Benson J. Lossing, Pictorial Field Book of the Civil War. Volume 1., Chapter 7: Secession Conventions in six States. (search)
ent. When, in the debate that followed the presentation of the two reports, Nicholas Davis, of Huntsville, in northern Alabama, declared his belief that the people of that section would not submit to any disunion schemes of the Convention, William L. Yancey, whose business for many months had been to fire the Southern heart and precipitate the Cotton States into revolution, sprang to his feet, denounced the people of northern Alabama as Tories, traitors, and rebels, and said they ought to be cNational Government, when its authority was resisted, was now ready to use brute force to coerce Union-loving and loyal men into submission to the treasonable schemes of a few politicians assembled in convention! Mr. Davis was not intimidated by Yancey's bluster, but calmly assured the conspirators that the people of his section would be ready to meet their enemies on the line, and decide the issue at the point of the bayonet. The final vote on the Ordinance of Secession was taken at about t
Benson J. Lossing, Pictorial Field Book of the Civil War. Volume 1., Chapter 10: Peace movements.--Convention of conspirators at Montgomery. (search)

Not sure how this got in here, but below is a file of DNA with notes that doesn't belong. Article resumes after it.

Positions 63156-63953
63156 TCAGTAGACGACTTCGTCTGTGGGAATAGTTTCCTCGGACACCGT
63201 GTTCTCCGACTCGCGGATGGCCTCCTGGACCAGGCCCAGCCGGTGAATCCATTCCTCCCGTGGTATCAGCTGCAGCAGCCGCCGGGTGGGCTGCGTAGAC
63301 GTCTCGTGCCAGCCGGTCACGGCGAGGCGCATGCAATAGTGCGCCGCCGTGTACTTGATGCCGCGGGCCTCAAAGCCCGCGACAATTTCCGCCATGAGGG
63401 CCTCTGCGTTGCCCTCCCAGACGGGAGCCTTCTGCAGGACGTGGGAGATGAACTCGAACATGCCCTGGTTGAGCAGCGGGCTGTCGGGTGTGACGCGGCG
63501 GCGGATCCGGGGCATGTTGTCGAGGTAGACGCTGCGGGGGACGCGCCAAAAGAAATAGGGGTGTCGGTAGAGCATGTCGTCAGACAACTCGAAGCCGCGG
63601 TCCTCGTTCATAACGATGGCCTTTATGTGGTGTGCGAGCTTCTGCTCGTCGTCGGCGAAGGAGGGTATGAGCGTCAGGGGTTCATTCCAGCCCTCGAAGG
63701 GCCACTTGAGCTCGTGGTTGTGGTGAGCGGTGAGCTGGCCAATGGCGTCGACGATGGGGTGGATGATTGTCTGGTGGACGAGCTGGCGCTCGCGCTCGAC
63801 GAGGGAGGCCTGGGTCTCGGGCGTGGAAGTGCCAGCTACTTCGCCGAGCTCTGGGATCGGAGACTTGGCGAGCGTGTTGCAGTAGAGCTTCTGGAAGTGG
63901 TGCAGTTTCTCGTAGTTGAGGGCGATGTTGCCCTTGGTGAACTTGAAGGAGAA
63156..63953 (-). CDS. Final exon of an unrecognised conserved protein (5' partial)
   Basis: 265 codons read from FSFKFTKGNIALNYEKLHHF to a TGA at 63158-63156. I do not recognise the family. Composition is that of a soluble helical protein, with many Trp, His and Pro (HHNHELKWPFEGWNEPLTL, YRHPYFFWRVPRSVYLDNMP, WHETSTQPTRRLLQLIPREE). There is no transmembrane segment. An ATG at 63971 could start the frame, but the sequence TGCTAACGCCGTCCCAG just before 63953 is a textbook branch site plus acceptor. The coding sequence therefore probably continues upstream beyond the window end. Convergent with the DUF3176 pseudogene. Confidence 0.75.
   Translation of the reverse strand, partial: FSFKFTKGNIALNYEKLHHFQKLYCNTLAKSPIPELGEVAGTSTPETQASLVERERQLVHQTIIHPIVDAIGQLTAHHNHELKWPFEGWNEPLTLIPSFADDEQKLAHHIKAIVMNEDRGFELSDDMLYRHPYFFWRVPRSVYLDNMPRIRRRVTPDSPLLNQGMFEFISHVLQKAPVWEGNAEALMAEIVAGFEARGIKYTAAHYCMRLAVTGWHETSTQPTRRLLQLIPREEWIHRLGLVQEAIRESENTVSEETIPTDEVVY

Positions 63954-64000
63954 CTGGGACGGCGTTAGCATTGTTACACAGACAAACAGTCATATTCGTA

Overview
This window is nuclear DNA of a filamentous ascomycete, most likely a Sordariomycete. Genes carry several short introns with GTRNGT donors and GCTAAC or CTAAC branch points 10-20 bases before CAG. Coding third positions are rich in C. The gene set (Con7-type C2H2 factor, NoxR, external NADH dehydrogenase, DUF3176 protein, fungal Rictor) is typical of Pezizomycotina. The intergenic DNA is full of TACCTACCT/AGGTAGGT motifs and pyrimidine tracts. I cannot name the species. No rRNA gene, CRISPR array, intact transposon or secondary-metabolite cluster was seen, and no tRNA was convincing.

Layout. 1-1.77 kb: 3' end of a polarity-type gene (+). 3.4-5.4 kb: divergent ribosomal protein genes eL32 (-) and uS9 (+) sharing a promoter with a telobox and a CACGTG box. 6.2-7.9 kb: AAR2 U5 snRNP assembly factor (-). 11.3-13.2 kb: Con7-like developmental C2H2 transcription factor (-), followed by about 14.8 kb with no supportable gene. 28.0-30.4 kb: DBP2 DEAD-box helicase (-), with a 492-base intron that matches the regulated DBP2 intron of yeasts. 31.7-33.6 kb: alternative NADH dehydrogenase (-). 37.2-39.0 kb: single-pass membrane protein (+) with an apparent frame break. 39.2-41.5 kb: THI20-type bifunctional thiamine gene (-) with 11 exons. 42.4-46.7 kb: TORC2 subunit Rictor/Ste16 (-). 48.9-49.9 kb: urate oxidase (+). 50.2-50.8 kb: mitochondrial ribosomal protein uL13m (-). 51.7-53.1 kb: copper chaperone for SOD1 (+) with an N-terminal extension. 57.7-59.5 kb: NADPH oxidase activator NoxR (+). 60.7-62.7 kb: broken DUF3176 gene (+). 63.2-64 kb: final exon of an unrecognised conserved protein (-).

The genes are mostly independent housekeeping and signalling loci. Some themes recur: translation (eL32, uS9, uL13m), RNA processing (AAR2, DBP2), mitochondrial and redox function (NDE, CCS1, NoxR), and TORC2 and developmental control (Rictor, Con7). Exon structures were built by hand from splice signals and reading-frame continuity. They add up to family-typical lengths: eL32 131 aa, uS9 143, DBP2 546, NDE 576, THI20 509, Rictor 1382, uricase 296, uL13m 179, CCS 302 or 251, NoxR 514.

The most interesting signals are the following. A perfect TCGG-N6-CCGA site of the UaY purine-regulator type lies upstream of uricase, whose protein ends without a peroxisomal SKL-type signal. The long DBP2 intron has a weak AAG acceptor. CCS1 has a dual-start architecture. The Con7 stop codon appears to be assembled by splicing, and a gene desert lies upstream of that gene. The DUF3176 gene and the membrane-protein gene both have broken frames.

were hung, in unseemly intermingling, the portraits of George Washington and John C. Calhoun; of Andrew Jackson and William L. Yancey; of General Marion, Henry Clay, and the historian of Alabama, A. J. Pickett. Robert W. Barnwell, of South Carolina,mal recognition by, and make commercial arrangements with, the leading governments there. These Commissioners were William L. Yancey, of Alabama; P. A. Rost<*> of Louisiana; A. Dudley Mann, of Virginia; and T. Butler King, of Georgia. Yancey was tYancey was to operate in England, Rost in France, and Mann in Holland and Belgium. King seems to have had a sort of roving commission. Yancey had more real ability and force of character than either of the others. He was not a statesman, but a demagogue, and Yancey had more real ability and force of character than either of the others. He was not a statesman, but a demagogue, and lacked almost every requisite for a diplomatist. He could fill with wild passion an excitable populace at home, but he utterly failed to impress the more sober English mind with a sense of his wisdom or the justice of his cause. Rost was a Frenchma